How this is a win-win: When it was time to repair the steps at the century-old tavern, Three Birds went straight to Bell and the end result were two beautiful new staircases, with top craftsmanship and great prices. But it doesn't end there. Bell Contracting went on top post photos of the completed project on its social media circles, along with prizes for those who correctly guessed the location. The photos, of course, were shared by us here at LocalShops1, as well as several fellow members, helping draw more attention to both Bell and Three Birds.


Are you leaving the corporate world to start your own business? Starting over after a layoff? We want to hear your story! Please email us at, and include your story and contact info. We will try to include as many stories as possible in future blogs.

Ester Venouziou, founder of LocalShops1, is available for freelance projects: writing, editing, design or social media. She can be reached at or 727.637.5586

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2nd Chances

Posted By Ester Venouziou, Monday, December 17, 2012
Updated: Monday, December 17, 2012

One unexpected -- and much welcomed! -- perk in my entrepreneurship ventures was meeting Forbes Riley, actress/fitness queen/motivational speaker. She helped me believe that anything is possible. And that's an important message not only in business, but also in life


* * * * *

I'll explain, but first, the background ...

When I was in my 20s and early 30s, I was obsessed with losing weight. I joined gyms, popped pills, tried the latest diet fads. I lost weight once, on the Atkins diet, after three months of protein shakes, beef jerky and an assortment of diet pills; and for about a month, age 29, I was happy with the way I looked.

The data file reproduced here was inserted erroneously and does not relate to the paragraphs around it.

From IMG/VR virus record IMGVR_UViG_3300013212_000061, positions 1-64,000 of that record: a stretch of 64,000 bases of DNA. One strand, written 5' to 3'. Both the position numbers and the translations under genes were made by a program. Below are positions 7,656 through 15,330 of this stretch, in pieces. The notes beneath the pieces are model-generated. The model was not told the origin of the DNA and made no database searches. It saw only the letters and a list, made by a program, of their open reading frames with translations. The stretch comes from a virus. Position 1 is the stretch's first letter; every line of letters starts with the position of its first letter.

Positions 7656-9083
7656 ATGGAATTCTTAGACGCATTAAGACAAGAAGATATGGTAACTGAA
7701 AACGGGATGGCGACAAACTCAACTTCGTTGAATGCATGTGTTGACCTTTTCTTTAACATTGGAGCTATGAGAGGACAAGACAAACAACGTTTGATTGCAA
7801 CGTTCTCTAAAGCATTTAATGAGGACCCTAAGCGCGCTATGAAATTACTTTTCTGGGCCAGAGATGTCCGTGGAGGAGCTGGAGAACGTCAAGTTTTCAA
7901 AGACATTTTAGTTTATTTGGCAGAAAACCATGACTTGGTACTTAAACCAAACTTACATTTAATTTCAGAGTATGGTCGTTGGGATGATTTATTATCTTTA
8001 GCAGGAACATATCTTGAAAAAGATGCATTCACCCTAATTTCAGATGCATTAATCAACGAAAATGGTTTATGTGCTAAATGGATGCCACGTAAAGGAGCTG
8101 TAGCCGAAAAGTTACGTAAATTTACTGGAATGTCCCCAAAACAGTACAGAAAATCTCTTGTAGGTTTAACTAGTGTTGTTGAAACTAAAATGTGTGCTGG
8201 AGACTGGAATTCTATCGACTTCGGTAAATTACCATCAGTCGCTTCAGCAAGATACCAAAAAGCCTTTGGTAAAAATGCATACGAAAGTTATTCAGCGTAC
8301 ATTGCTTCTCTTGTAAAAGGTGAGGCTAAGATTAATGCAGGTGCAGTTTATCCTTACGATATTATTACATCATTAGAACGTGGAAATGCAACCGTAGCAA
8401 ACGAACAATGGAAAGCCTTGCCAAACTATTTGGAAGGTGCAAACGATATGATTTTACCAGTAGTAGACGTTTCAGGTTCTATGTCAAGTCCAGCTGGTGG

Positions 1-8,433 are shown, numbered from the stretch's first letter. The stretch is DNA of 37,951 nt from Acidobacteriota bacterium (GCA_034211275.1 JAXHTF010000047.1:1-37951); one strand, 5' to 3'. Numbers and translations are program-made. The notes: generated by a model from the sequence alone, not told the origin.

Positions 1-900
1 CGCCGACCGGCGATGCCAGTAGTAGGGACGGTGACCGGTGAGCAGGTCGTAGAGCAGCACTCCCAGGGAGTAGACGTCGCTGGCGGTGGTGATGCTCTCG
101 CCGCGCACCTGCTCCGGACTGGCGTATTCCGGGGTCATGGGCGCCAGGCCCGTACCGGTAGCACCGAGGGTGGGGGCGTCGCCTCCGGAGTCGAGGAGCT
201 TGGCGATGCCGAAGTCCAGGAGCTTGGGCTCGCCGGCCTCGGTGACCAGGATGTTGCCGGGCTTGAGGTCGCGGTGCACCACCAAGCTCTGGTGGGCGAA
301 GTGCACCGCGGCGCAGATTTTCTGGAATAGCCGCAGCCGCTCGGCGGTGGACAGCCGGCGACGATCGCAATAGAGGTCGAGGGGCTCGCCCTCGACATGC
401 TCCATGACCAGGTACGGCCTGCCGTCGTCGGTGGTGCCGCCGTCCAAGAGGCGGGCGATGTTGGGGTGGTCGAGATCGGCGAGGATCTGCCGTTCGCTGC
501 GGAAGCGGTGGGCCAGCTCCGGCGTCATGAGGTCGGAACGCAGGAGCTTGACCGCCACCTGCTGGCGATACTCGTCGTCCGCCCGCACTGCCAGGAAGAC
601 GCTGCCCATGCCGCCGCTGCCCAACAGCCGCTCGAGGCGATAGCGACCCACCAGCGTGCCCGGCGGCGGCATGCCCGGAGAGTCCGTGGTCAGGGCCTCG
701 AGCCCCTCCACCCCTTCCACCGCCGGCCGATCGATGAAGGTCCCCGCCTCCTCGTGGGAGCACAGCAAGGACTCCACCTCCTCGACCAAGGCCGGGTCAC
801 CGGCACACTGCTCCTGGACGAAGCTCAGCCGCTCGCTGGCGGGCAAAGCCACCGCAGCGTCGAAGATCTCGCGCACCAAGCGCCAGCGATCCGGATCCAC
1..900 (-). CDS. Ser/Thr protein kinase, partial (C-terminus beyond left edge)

Two or three months later, the weight had started to creep back up.

I went about life, moving from Jacksonville to South Florida and then to St. Petersburg. I started a job at the then-St. Petersburg Times, bought a cute bungalow in Gulfport, launched LocalShops1.

And somewhere along the way I resigned to the fact that being fat was just the way it was going to be. There were still the occasional  impulsive purchases of the latest miracle pill, but for the most part, I simply gave up.


* * * * *

Forbes Riley came into my life like a whirlwind. A mutual friend, writer Daphne Taylor Street, asked me if I'd be up for talking with Forbes about a possible  joint promotion with LocalShops1. The next day we launched the 10-Week Spin Gym Challenge. A week later we had Forbes' studio packed with 30 women and four men who wanted to lose weight, get fit, be happy.

What happened over the next 10 weeks is hard to explain. But the results were clear right away:

  • One classmate quit smoking, after having smoked 2 packs a day for the past 30 year;
  • One went from brink of desperation to being happy to be alive;
  • One rediscovered her long-lost singing talents.

About five or six weeks into the class I started noticing my classmates were getting slimmer. Seriously so. Twenty, 25, even 30 lbs. These were people, like me, who had tried all the fads, all the pills, all the gadgets. They were people, like me, who had just about given up.